When tightening one’s budget during these tough economic times, restaurant meals are one of the first things to go. Why shell out $20 or $30 for an entrée, many rationalize, when I could cook for myself for so much less? As a result, the culinary industry across the board (and across the country) has been among the hardest-hit. But for a number of dining establishments, the biggest concern isn’t the empty tables—it’s the empty party rooms.
Many restaurants—particularly bigger, urban venues—make a significant fraction of their income through hosting lavish private parties. As such, in a normal year, December is often their most lucrative month, as businesses, organizations, and private groups throw sizeable holiday events. In recession-plagued 2008, however, celebration hit an all-time low. According to executive search firm Battalia Winston Amrop
, the number of businesses holding parties is the lowest in the 20 years of their survey—there were fewer parties this December than during the recession of 1991 or during 2001, only months after 9/11. As many companies scramble to stay afloat, they simply cannot spare the expense of a large-scale party; others may wish for a celebration, but cannot justify one following publicly noted layoffs; and even those business that can still foot the bill, don’t want to be seen celebrating as so many others go without.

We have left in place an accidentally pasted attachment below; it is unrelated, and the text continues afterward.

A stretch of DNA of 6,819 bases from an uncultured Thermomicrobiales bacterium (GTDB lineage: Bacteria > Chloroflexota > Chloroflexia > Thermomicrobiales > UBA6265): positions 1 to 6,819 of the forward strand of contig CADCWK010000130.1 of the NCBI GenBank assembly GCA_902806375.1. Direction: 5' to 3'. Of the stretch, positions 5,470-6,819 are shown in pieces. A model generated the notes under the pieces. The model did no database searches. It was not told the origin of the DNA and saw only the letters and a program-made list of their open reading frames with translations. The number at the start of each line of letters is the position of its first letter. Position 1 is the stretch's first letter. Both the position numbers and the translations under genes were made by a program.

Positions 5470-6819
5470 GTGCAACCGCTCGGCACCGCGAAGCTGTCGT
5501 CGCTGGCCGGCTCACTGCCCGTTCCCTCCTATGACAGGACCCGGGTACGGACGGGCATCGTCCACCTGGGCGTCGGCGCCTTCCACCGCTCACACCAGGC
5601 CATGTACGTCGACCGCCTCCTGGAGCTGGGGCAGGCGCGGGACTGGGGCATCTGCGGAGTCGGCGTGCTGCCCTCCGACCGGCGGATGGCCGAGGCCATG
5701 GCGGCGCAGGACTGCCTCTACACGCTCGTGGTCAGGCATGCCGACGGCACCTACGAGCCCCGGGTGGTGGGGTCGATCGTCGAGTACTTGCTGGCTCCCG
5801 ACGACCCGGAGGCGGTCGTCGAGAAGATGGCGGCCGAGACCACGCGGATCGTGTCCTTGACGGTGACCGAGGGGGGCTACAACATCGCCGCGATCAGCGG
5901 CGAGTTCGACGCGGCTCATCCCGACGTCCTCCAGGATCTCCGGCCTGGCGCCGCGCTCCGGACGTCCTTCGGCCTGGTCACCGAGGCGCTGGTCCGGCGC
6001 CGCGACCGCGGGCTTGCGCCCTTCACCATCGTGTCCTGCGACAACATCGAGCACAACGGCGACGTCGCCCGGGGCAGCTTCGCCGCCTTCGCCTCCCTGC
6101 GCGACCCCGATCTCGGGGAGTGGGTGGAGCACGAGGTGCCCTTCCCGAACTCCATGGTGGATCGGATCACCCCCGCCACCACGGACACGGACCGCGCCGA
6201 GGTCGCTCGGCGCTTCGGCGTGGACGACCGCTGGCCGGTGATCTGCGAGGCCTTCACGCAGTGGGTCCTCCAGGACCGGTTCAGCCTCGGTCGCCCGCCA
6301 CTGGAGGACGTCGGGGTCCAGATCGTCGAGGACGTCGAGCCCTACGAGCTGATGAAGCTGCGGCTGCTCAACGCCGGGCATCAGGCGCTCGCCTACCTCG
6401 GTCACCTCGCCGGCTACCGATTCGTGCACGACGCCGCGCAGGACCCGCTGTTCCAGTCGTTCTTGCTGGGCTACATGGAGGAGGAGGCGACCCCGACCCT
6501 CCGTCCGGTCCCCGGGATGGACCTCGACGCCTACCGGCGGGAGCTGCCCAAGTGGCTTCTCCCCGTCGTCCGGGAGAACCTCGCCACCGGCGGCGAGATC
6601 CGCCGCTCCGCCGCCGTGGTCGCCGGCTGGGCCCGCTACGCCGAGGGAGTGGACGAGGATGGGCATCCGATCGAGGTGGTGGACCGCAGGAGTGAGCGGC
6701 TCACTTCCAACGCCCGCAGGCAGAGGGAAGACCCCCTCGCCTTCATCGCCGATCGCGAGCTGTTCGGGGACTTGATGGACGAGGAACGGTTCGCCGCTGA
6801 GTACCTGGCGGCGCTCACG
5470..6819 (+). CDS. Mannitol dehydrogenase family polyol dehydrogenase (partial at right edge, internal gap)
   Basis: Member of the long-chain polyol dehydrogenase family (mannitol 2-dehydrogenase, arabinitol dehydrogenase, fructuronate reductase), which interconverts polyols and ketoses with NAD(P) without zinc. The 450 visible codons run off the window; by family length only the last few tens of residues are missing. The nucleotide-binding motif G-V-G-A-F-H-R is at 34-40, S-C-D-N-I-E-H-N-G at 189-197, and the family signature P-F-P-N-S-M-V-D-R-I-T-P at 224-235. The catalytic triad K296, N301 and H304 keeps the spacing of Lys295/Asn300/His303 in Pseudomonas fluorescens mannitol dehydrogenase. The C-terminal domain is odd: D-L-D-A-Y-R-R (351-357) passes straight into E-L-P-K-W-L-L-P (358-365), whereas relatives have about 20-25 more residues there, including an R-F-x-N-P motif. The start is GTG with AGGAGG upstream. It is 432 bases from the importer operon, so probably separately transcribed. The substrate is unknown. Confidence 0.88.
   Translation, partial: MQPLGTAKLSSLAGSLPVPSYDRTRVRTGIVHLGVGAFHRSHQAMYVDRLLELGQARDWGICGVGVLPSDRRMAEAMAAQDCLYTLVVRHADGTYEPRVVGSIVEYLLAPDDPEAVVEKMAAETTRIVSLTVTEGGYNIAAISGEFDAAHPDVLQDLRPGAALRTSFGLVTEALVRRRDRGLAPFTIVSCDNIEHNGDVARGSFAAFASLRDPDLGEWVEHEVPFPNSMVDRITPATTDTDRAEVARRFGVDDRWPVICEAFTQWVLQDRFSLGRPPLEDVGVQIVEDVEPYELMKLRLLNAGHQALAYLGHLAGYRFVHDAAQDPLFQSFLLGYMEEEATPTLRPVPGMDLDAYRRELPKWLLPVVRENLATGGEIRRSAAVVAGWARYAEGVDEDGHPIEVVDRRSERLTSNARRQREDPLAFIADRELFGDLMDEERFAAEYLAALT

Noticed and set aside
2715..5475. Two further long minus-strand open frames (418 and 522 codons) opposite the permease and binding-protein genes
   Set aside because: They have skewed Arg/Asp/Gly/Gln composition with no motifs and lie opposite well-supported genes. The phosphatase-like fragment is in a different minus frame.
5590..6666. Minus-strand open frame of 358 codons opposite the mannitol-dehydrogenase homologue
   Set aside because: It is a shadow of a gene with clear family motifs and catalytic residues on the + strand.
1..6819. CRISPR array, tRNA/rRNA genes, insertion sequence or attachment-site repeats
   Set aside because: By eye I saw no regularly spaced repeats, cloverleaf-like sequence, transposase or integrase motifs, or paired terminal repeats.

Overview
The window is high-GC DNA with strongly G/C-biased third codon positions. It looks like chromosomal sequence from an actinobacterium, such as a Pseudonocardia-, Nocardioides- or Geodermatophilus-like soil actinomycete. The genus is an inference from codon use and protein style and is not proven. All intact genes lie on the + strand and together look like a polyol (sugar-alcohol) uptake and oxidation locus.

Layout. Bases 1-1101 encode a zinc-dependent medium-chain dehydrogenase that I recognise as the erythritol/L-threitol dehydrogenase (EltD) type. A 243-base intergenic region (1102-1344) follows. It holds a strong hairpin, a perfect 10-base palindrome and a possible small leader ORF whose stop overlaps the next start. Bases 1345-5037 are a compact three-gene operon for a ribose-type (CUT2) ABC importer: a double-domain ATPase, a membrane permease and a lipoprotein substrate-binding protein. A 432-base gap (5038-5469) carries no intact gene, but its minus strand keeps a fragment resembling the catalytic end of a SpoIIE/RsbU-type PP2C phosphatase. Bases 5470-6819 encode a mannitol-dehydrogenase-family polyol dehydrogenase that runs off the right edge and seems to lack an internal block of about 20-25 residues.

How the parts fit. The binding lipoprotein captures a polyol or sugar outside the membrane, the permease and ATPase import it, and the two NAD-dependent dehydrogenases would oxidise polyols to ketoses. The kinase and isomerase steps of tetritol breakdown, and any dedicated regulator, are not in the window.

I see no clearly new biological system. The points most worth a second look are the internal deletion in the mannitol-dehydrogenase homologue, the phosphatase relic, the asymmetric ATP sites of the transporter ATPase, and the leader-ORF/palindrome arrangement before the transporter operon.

All this, of course, spells bad news for the restaurants hosting these parties—who, according to the New York Times
, may turn twice or three times the profit percentage from such events as they do from the average table. The Times
notes that on just two days in November, New York restaurant Del Posto saw over $1 million lost in private party cancellations. City Hall in Tribeca saw a 30% decrease in holiday party revenue—which, contributing one-third of its yearly profit, took an enormous toll. And across the country, private rooms went unoccupied as employers cut back.
A downturn in diners may spell trouble; a downturn in parties, however, may spell still more.